11 Wonderful Wearable Open Source Projects

We've rounded up a few of the many cool open source wearables from 2016.

Ruth SuehleLEDs are on everything, and almost everyone you know has at least tried a FitBit or similar device, whereas Google Glass didn't really take off. Despite several years of growth, whether wearable electronics are a fad, or here to keep growing from fun to truly functional is too early to tell. Judge for yourself—read through a few of our favorite wearable projects from 2016. You might even get inspired to start creating.

1. AsteroidOS

Looking for open source in your smartwatch? AsteroidOS is, too. AsteroidOS is a work in progress and currently functions only with the LG G Watch and LG Watch Urbane, Sony Smartwatch 3, and ASUS ZenWatch 2. But if you have one of those watches, you can test AsteroidOS by dual booting your watch.

2. Light show jacket

Music fans should check out this light show jacket that reacts to music. Created as a final project for the maker's Music Technology and Applied Electronics degree, the jacket is based around an Arduino Mega connected directly to a computer and can pulse differently according to pitch or amplitude.

3. Stormtrooper voice changer

It's never too early to start planning for Halloween or the next sci-fi con. If you've been thinking it's time for a set of Stormtrooper armor, you might as well sound the part, too. Visit the Sparkfun site to learn how to build a Stormtrooper voice changer to go in your helmet.

4. Cigarette-smoke detecting shirt

In more practical projects, a seventh grader used an Arduino LilyPad to create a cigarette-smoke detecting shirt to encourage his dad to kick the habit. If you smoke while wearing the shirt, it turns on an escalating series of LEDs labeled stinky breath, yellow teeth, and lung cancer.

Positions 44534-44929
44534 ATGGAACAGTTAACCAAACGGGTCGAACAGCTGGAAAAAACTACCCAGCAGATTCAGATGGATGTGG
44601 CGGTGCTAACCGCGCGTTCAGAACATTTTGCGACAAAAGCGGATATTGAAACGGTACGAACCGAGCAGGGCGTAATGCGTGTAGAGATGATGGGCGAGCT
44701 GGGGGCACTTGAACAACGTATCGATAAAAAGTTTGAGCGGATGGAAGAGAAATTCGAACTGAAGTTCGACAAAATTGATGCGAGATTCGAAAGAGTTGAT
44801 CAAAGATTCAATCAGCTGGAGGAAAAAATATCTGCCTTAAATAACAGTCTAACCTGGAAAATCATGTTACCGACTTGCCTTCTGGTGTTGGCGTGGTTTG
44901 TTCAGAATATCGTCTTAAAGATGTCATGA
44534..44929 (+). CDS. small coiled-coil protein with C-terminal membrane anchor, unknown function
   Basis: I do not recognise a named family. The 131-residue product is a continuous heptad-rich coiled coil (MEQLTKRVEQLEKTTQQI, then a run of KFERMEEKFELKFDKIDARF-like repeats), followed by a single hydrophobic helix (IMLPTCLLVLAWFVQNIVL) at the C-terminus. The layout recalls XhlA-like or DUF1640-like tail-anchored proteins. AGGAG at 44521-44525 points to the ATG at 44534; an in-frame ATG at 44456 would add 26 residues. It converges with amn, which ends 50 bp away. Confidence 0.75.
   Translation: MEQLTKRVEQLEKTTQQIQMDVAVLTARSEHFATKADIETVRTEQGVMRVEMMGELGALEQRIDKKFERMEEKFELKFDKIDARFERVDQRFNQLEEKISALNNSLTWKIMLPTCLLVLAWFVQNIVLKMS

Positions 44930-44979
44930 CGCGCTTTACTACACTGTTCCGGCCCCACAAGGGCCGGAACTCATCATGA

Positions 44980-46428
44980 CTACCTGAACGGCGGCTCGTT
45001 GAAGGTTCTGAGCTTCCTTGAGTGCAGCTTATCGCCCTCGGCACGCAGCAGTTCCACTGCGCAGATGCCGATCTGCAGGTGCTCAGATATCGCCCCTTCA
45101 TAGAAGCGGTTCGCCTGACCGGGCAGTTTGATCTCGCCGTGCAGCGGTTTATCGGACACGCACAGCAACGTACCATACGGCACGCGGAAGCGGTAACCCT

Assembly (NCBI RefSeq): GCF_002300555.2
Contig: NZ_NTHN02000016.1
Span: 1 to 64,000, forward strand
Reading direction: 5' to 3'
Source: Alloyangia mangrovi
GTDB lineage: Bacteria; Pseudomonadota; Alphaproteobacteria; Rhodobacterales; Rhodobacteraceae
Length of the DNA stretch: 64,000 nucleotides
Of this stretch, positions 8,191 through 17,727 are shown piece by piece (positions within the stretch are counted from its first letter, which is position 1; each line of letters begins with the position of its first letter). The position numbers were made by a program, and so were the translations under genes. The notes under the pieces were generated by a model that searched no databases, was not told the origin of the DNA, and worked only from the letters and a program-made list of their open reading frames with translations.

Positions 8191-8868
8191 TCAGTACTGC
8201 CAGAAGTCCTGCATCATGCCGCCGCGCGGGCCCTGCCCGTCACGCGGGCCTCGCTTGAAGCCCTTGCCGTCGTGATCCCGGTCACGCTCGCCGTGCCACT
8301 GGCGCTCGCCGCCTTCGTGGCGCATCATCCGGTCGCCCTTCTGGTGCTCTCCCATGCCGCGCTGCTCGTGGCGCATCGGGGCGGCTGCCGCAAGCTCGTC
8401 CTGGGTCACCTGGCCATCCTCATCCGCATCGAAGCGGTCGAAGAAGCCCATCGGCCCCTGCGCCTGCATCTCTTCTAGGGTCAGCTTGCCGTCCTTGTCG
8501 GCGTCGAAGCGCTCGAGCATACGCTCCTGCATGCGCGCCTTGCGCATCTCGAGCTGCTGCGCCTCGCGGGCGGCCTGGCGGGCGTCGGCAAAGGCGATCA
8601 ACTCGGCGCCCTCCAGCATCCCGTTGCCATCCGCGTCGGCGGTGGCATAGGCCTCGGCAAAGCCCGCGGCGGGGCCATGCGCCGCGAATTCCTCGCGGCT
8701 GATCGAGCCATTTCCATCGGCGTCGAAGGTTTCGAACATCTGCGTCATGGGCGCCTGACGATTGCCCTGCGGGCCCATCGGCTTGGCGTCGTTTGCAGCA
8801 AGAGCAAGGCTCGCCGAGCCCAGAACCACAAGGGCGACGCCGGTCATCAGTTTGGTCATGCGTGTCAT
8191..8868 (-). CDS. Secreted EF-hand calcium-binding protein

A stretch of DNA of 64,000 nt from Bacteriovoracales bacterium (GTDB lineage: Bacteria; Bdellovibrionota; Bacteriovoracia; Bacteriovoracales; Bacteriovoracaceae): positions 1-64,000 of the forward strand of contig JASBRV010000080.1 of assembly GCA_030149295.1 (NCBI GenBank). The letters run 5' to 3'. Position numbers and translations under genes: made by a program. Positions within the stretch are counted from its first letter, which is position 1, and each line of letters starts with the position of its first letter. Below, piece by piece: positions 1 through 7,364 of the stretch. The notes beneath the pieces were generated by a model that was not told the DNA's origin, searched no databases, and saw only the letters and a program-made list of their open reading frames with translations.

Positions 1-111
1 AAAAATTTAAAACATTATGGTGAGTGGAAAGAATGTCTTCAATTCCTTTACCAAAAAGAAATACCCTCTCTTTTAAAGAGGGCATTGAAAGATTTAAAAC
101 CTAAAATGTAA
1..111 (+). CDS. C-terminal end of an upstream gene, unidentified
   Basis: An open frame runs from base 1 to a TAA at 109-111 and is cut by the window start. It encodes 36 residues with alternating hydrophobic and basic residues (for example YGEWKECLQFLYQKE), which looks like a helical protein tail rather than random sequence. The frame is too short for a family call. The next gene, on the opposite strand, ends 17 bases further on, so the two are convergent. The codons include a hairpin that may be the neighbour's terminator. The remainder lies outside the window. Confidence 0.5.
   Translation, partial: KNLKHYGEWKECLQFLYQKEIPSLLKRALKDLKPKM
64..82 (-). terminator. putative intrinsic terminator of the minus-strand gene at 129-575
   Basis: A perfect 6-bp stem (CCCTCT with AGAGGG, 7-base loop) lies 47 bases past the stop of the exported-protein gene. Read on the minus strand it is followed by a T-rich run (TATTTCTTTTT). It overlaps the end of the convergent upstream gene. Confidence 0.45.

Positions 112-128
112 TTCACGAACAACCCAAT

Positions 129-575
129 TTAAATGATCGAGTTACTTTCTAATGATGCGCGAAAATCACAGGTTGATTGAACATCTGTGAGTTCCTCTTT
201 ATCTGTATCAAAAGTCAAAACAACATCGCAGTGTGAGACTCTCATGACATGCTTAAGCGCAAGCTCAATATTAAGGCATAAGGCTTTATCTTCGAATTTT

5. Pokémon Go patches with EL Panels

Many of us spent a chunk of this summer's free time on Pokémon Go. If you're still playing, the folks over at Sparkfun can help you represent your team with these EL panel patches. And of course, if you're not a Pokémon fan, you can simply replace those images with your own favorite designs. If you need a more personal connection to your team, try this similar project from 2014 to make an EL tattoo.

6. Skintillates

Leveling up on those tattoos, the Hybrid Ecologies Lab is working on Skintillates, electronics built into temporary tattoos so that they flex with your skin. They can work with assorted sensors for a variety of applications, such as checking your typing position or posture or controlling devices. Their goal is to replace the Arduino and MakeyMakey they're currently built with and to develop their own open source development board for further flexible wearables.

7. Cosmic Bitcasting

Some of the earliest practical applications for wearables involved environmental sensors. Cosmic Bitcasting detects cosmic radiation with the goal of using the data to further cosmic radiation research. You can see the detector in person at the Alchemists of Art and Science exhibition at the Ars Electronica Center in Linz, Austria.

8. threeASFOUR 3D-printed clothes

Beyond electronics—and sometimes with them—3D-printed clothes and shoes are getting more interesting (albeit perhaps not more comfortable). For their Summer 2016 Interdimensional collection, threeASFOUR won the Fashion Design Award by the Cooper-Hewitt Smithsonian Design Museum. This collection worked to incorporate traditional tailoring with 3D-printed surfaces.

9. LED matrix handbag

Finally, if you're going to have tech wearables, you're going to need to accessorize. Try this LED matrix handbag. You can stream a pattern or a message across the LEDs. Not only does the maker show you how to set up the matrix and give you the code, she also shows you how to sew the bag itself.

10. 3D-printed iris-blinking goggles

Then you can top off your outfit with these 3D-printed iris-blinking goggles:

11. NeoPixel tiara

Combine a 3D printer, Gemma microcontroller, sewable NeoPixels, and a soldering iron to make a fun lighted tiara:


If you want to get started building your own wearables, the LilyPad and FLORA, both featured in products above, are good places to start. There are plenty of resources, both for buying supplies and project ideas, available across the web. To get started with 3D-printed wearables, browse the fashion section of Thingiverse.

11 wonderful wearable open source projects was authored by Ruth Suehle and published in Opensource.com. It is being republished by Open Health News under the terms of the Creative Commons Attribution-ShareAlike 4.0 International License (CC BY-SA 4.0). The original copy of the article can be found here.